In Caledonia residents were arrested for sitting in the buffer zone as they drank coffee but the OPP did nothing when, for hours, Natives were in the buffer zone 'pelting' a home with rocks. Mr. Hartless testified, "the buffer zone was strictly enforced against non-Natives; Natives were regularly within that buffer zone, and were essentially allowed free access unfettered.'
Mr. Hartless then testified to a police officer's authority to arrest someone to 'prevent a breach of peace' - something the OPP repeatedly used against residents while allowing Natives to do anything they wanted. He testified that as an officer he would arrest the person who was about to break the law. He stated he would arrest the 'aggressive one, the one calling a person out to fight'.
The OPP have repeatedly arrested non-Natives because Native Protesters have told the police they will attack non-Natives. So instead of arresting the Native Protester who was threatening violence the OPP arrest the non-Native claiming the non-Native is 'breaching the peace'. Mr. Hartless and an OPP officer, who had 30 years of experience, testified that such arrests are not legal based on their experience. This however has not stopped the OPP from targeting non-Natives to appease what the OPP called 'extreme elements' from Six Nations.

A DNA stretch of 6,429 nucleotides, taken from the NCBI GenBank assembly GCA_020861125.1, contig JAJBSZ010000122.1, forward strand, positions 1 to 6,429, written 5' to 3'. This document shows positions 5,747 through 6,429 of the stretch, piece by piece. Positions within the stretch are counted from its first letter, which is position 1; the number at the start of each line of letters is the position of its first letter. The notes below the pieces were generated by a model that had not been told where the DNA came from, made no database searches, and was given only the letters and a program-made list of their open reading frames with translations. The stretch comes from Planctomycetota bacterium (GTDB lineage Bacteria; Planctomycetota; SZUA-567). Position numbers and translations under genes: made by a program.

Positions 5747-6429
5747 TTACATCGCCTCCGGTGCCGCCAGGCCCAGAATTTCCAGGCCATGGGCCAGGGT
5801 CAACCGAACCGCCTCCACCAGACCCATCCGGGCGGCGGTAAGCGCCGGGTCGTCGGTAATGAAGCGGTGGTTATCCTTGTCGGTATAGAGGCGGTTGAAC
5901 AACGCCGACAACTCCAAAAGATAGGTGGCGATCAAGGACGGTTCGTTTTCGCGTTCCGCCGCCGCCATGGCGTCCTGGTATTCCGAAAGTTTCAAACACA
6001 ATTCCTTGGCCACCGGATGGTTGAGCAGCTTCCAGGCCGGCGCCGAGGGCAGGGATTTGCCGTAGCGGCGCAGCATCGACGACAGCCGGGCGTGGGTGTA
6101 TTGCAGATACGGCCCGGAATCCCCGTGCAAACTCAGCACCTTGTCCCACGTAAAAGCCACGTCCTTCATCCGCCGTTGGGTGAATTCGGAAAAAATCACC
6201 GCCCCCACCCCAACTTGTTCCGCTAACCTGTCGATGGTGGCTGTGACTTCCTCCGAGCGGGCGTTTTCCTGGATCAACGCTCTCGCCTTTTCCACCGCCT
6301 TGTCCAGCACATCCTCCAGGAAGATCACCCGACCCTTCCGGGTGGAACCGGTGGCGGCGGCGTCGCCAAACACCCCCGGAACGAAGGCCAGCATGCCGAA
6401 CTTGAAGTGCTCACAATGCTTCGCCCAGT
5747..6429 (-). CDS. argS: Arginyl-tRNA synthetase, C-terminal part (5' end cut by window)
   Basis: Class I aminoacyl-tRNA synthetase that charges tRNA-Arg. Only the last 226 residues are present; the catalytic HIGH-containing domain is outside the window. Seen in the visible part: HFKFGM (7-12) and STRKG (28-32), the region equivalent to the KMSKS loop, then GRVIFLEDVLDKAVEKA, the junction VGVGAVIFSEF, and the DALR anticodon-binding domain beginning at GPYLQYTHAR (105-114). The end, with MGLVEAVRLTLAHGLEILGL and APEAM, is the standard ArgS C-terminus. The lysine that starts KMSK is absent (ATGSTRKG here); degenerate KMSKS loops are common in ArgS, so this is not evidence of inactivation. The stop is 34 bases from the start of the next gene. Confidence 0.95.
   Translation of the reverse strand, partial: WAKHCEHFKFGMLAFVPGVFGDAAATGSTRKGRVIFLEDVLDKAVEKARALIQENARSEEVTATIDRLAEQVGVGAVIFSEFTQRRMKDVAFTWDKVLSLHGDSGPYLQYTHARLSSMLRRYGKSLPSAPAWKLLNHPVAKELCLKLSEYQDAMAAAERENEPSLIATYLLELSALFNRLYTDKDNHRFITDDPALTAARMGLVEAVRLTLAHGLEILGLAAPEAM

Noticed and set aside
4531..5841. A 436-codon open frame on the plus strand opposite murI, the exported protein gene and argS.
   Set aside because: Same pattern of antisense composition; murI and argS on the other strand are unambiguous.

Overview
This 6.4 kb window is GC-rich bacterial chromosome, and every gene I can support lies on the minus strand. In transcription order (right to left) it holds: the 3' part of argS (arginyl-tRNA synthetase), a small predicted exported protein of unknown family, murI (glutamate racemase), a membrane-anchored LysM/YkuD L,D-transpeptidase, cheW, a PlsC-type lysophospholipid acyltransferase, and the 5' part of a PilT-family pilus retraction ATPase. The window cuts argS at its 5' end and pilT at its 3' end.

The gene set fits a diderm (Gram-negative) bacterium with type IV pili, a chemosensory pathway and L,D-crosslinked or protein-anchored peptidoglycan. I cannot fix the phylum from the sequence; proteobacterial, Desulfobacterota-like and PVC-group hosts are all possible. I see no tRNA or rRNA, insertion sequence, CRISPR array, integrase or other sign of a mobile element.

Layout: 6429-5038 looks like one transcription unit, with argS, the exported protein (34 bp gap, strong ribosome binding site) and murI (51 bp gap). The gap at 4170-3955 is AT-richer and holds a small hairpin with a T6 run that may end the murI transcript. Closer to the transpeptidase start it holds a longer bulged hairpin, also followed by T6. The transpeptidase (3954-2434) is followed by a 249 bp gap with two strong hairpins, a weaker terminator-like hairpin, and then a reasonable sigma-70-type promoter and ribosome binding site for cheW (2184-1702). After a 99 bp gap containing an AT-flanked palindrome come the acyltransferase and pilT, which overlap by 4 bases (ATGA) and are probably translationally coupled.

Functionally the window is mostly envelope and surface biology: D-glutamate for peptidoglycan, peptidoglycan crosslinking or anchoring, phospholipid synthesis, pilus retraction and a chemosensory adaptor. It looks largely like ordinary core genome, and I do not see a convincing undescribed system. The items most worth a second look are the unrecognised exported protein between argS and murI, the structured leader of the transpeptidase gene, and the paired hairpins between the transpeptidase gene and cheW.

The Crown attempted to show in their cross-examination that police discretion allows officers to overlook offenses. On my re-examination I directly asked whether police discretion is applied based on who you are and here is Mr. Hartless' answer: